When a substantial quantity of diet soda is consumed, it may prompt your brain to convey signals to your body, indicating a deficiency in calorie intake. This, in turn, can lead to unintentionally consuming more calorie-dense foods more frequently, ultimately resulting in weight gain10.

Additionally, various studies have established links between diet soda and health concerns, particularly in terms of heart disease and type 2 diabetes11. Some investigations have even associated daily consumption of diet soda with adverse effects on kidney health and an increased risk of childhood obesity12.

Hence, while the artificial sweeteners in diet soda can offer the allure of enjoying a sweet, calorie-free beverage, it’s imperative to acknowledge that the potential risks associated with daily diet soda consumption may outweigh the limited benefits it provides.

Does Diet Soda Break Intermittent Fasting?

Intermittent fasting is characterized by adhering to specific time-restricted eating and fasting periods, during which the consumption of any calories is strictly prohibited. Given this framework, you might be wondering if diet soda is a permissible beverage during intermittent fasting. The answer, it seems, is somewhat nuanced.

From a technical perspective, the consumption of a can of diet soda won’t break a fast, as it contains zero calories and does not impact your overall calorie intake.

However, if your intention behind intermittent fasting is to harness specific health-related benefits, such as the enhancement of gut health13, it’s essential to recognize that diet soda may interfere with the concept of affording your gut the opportunity to rest14. So, in terms of breaking your fast in the strict caloric sense, diet soda does not, but for those who derive enjoyment from drinking diet soda, the situation becomes more intricate.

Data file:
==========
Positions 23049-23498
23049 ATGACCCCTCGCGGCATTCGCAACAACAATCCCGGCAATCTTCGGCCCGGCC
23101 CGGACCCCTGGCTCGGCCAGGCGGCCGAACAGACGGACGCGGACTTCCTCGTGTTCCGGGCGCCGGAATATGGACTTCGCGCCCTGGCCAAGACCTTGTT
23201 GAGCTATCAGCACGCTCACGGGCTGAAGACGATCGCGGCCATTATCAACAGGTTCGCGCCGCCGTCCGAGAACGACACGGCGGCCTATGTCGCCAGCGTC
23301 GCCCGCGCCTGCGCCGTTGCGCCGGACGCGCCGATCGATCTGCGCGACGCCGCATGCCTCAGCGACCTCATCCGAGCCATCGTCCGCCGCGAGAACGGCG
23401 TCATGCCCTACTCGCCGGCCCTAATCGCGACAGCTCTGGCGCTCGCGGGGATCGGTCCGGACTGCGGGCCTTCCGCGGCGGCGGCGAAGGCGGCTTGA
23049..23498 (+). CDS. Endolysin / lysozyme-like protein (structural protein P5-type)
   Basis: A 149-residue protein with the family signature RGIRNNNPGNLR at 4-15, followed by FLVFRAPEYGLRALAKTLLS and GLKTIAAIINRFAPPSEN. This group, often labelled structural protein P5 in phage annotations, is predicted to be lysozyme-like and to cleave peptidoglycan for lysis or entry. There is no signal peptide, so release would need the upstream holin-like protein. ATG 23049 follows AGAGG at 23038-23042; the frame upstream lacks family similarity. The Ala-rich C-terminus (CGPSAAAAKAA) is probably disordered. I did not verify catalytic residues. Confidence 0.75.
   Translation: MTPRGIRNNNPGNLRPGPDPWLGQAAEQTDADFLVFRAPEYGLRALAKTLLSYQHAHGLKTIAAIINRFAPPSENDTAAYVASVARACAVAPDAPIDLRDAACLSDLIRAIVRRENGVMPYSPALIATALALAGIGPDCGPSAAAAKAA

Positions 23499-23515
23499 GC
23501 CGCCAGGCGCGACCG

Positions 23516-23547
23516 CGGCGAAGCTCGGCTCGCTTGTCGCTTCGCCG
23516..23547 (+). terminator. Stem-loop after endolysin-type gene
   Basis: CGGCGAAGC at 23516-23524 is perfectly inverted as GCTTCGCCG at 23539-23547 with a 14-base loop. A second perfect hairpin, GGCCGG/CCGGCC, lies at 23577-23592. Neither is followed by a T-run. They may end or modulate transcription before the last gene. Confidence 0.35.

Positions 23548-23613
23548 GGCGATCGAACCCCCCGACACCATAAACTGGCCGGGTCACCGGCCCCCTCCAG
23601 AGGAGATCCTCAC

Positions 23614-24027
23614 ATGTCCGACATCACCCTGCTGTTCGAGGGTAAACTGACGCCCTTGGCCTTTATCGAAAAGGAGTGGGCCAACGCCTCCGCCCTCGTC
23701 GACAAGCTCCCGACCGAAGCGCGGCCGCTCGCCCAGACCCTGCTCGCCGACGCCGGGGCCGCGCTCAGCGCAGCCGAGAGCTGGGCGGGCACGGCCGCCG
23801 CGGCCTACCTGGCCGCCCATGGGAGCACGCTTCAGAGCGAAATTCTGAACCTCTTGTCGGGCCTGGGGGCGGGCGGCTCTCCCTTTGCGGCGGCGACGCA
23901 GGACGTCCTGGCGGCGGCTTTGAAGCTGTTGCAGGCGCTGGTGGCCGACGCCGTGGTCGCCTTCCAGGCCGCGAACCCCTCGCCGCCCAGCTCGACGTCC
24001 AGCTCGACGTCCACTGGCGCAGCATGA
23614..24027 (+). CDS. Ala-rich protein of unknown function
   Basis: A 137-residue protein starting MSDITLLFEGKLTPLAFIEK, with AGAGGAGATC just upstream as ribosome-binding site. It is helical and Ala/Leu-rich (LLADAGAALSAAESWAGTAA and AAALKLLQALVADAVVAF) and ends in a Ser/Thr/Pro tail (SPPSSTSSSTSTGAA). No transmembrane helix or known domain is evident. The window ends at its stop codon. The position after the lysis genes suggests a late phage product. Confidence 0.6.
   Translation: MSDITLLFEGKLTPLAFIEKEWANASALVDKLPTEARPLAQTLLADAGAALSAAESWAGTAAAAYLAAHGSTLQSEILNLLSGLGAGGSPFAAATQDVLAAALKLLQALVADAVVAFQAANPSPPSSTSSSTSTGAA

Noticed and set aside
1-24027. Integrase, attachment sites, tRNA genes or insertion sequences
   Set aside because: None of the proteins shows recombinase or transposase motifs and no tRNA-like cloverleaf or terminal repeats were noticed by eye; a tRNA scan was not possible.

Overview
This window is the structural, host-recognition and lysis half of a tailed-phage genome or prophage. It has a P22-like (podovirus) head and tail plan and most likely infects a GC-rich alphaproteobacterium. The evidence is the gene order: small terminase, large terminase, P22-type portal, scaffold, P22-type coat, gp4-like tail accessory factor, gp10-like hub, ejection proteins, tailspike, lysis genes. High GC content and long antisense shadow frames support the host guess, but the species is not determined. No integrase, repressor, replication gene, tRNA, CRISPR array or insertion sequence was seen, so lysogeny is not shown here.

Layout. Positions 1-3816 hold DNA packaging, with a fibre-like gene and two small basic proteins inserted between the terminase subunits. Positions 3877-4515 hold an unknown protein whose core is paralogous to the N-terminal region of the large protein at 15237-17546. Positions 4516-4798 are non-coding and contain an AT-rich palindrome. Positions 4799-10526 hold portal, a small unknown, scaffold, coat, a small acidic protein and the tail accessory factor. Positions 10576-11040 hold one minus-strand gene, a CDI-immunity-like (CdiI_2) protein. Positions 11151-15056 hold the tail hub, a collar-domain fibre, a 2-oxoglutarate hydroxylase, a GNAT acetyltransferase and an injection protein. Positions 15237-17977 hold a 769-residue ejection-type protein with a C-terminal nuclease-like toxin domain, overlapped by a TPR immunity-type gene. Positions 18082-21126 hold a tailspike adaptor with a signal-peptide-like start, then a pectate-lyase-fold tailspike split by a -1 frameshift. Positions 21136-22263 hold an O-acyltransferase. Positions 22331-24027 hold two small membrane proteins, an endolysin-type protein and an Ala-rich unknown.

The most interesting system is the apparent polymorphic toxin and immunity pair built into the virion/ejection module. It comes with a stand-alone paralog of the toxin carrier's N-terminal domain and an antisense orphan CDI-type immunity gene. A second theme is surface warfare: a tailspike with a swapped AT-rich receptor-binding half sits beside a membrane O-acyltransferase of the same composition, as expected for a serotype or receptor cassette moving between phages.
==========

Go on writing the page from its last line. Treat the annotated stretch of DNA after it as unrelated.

It’s not solely about the absence of calories and sugar in diet soda; there are additional factors to consider. Some individuals believe that because diet soda lacks sugar and calories, it should be a permissible indulgence during the fasting period. The effervescence and substantial quality of soda may also help make the fasting period more manageable while awaiting the next meal.

Nevertheless, in the relationship between diet soda and intermittent fasting, it seems that artificial sweeteners, which are responsible for the appealing taste of diet soda, do not align well with the objectives of fasting. These sweeteners may trigger insulin responses, potentially affecting the metabolic state intended during fasting.

Moreover, the influence of artificial sweeteners on weight loss remains a subject of debate in the expert community. Diet soda has the potential to intensify sugar cravings and hunger cues throughout the day, making the adjustment to fasting even more challenging, particularly for those grappling with sugar cravings12.

As observed in their potential to stimulate insulin release, artificial sweeteners may lead to an increase in blood sugar levels. Therefore, if your fasting objective is linked to lowering blood glucose, diet soda may not be the ideal choice for you. In summary, while diet soda may not technically disrupt your fast in terms of caloric intake, its interactions with gut bacteria and potential effects on hunger and blood sugar warrant careful consideration in the context of intermittent fasting.

Alternatives For Diet Soda During Intermittent Fasting

While diet soda may be considered a somewhat better option than regular sodas, it still may not align with your health improvement goals, particularly during intermittent fasting. Instead of turning to diet soda, you have various fasting-friendly beverages to choose from:

  1. Coffee or Tea as a Caffeinated Alternative